“Dear Jeanette,” [my mother wrote], “there’s nothing wrong, you’re just a bit deaf. Why didn’t you tell me? I’m going home to get your pyjamas.” What was she doing? Why was she leaving me here? I started to cry. My mother looked horrified and rooting around in her handbag she gave me an orange. I peeled it to comfort myself, and seeing me a little calmer, everyone glanced at one another and went away.
My mother came to see me quite a lot in the end, but it was the busy season at church. They were planning the Christmas campaign. When she couldn’t come herself she sent my father, usually with a letter and a couple of oranges. “The only fruit,” she always said. I filled my little bucket with peel and the nurses emptied it with an ill grace. I hid the peel under my pillow and the nurses scolded and sighed.
“Jeanette, we think you may be having problems at school. Do you want to tell us about them?”
“I’m all right.” I shuffled defensively.
“You do seem rather pre-occupied, shall we say, with God. Your sampler, for instance, had a very disturbing motif. And why did you choose to write about hoopoos and rock badgers in your animal book, and in one case, I believe, shrimps?”
“My mother taught me to read,” I told them.
“Your reading skills are quite unusual, but you haven’t answered my question.”
How could I?
My mother had taught me to read from the Book of Deuteronomy because it is full of animals (mostly unclean). Whenever we read “Thou shall not eat any beast that does not chew the cut or part of the hoof” she drew all the creatures mentioned. Horses, bunnies, and little ducks were vague fabulous things, but I knew all about pelicans, rock badgers, sloths and bats. This tendency towards the exotic has brought me many problems.
When the children of Israel left Egypt, they were guided by the pillar of cloud by day and he pillar of fire by night. For them this did not seem to be a problem. For me, it was an enormous problem, perplexing and impossible. I didn’t understand the ground rules. The daily world was a world of Strange Notions. I comforted myself as best I could by always rearranging their version of the facts. One day, I learned that Tetrahedron is a mathematical shape. But Tetrahedron is an emperor… The emperor Tetrahedron lived in a palace made from elastic bands. The emperor was beloved by all. Many brought gifts; [fine] material and stories of love and folly. One day, a woman brought the emperor a revolving circus operated by midgets. The midgets acted all of the tragedies and many of the comedies. They acted them all at once, and it was fortunate that Tetrahedron had so many faces, otherwise he might have died of fatigue. They acted them all at once, and the emperor, walking round his theatre, could see them all at once. Round and round he walked, and so learned a very valuable thing: that no emotion is the final one.
The conference was booked for a Saturday, and there was always a market on Saturdays, so my mother gave me an orange box and told me to shout at everyone what was happening. I had a bad time. It was raining and I wanted to do a good job. Eventually Mrs. Arkwright took pity on me. She let me put my orange box inside the shelter of her stall, so that I could give out [pamphlets] without getting too wet.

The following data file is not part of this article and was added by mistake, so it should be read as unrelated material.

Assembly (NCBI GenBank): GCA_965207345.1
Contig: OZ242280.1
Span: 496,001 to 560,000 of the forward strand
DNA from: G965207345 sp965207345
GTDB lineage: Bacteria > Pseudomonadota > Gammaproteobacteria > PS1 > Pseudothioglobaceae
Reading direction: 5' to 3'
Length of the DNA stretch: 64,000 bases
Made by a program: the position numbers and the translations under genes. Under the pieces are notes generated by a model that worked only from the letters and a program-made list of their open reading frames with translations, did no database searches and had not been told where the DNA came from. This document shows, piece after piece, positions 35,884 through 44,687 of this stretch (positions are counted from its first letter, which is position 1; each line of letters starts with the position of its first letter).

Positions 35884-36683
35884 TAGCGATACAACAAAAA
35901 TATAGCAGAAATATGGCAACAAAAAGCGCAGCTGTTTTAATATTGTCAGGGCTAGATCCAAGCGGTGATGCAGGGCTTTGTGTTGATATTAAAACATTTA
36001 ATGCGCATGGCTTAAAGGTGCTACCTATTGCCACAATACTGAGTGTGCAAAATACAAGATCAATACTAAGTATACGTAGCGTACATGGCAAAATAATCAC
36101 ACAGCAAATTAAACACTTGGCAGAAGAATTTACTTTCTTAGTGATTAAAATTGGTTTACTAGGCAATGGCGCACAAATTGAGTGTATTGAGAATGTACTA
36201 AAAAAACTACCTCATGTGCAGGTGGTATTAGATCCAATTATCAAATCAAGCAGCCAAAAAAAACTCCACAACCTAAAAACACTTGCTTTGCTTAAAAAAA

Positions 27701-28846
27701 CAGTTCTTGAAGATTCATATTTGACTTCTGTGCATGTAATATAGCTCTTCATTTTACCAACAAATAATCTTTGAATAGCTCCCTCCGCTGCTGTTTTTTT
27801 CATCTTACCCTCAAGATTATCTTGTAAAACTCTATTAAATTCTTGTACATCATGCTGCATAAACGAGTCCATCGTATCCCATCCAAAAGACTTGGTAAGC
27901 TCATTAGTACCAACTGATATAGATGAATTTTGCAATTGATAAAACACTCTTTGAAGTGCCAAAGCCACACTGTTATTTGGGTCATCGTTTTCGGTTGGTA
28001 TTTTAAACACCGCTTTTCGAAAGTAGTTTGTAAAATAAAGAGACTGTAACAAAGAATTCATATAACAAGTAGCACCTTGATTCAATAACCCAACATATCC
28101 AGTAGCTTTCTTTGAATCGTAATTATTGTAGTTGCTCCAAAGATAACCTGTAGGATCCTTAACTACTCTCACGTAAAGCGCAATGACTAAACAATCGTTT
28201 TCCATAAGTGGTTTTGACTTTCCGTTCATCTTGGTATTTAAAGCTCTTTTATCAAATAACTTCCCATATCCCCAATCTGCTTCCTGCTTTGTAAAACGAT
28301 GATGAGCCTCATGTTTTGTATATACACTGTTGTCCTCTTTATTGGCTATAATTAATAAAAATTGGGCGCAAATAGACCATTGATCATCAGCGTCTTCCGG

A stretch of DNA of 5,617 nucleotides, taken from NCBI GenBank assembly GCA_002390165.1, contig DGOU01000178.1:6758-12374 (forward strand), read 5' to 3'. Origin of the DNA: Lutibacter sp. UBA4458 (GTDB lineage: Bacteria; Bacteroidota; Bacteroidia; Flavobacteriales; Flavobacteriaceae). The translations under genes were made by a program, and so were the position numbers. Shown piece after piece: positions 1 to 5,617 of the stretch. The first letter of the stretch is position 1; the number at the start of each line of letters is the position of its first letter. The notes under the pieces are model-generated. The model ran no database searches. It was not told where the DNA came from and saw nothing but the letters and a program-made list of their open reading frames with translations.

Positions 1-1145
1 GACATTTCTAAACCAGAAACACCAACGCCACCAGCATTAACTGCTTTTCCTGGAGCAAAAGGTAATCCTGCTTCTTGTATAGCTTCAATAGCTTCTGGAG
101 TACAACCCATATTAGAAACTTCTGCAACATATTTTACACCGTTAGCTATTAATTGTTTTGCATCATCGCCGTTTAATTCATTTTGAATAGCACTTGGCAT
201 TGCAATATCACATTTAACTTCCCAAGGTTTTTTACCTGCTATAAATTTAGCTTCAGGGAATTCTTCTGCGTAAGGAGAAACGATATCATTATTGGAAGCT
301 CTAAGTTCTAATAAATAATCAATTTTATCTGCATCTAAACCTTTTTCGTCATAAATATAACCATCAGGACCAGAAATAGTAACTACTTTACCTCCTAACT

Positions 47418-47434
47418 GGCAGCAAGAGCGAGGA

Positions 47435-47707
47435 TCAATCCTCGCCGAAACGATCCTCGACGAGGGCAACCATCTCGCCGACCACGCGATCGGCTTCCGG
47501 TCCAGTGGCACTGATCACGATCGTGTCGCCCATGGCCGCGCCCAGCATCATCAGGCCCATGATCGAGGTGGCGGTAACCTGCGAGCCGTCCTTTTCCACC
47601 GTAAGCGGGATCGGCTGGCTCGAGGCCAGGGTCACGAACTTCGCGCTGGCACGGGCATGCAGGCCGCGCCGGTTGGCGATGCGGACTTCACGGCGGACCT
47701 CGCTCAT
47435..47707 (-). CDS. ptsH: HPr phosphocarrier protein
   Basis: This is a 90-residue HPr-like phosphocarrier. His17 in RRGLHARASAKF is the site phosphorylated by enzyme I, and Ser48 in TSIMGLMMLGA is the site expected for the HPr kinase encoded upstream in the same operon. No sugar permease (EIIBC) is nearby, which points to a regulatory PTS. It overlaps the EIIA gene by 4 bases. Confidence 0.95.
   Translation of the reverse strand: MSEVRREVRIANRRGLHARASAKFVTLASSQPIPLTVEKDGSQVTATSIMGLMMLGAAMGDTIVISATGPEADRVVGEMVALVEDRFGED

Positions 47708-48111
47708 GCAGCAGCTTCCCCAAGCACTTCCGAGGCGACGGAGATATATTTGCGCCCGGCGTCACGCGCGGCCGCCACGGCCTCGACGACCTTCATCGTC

“[Your] mother’s mad,” she kept saying.
She might have been right, but there was nothing I could do about it. I was relieved when two o’ clock came and I could go inside with the rest.
“How many tracts did you give out?” demanded my mother, who was hovering by the door.
“All of them.”
She softened. “Good girl.”
The sermon was on perfection, and it was at that moment that I began to develop my first theological disagreement.
It was clear that I had stumbled on a terrible conspiracy. There are women in the world. There are men in the world. And there are beasts. What do you do if you marry a beast? Beasts are crafty. They disguise themselves like you and I. Like the wolf in “Little Red Riding Hood.” Why had no one told me? Did that mean no one else knew? Did that mean that all over the globe, in all innocence, women were marrying beasts?
I now know she had rewritten the ending [of] Jane Eyre. It was her favourite non-Bible book, and she read it to me over and over again, when I was very small. I couldn’t read it, but I knew where the pages turned. Later, literate and curious, I had decided to read it for myself. I found out, that dreadful day in a back corner of the library, that Jane doesn’t marry St. John at all, that she goes back to Mr. Rochester. It was like the day I discovered my adoption papers while searching for a pack of playing cards. I have never since played cards, and I have never since read Jane Eyre.
We read the Bible as usual, and then told each other how glad we were that the Lord had brought us together. She stroked my head for a long time, and then we hugged and it felt like drowning. Then I was frightened but couldn’t stop. There was something crawling in my belly. I had an octopus inside me. After that we did everything together, and I stayed with her as often as I could. My mother seemed relieved that I was seeing less of Graham, and for a while made no mention of the amount of time I spend with Melanie.
“Do you think this is Unnatural Passion?” I asked [Melanie] once.
“Doesn’t feel like it. According to Pastor Finch, that’s awful.” She must be right, I thought.
Melanie and I had volunteered to set up the Harvest Festival Banquet, and we worked hard in the church throughout the day. When everyone arrived we stood on the balcony, looking down on them. Our family. It was safe.
Constipation was a great problem after the Second World War. Not enough roughage in the diet, too much refined food. If you always eat out you can never be sure what’s going in, and received information is nobody’s exercise. Rotten and rotting. Here is some advice. If you want to keep your own teeth, make your own sandwiches…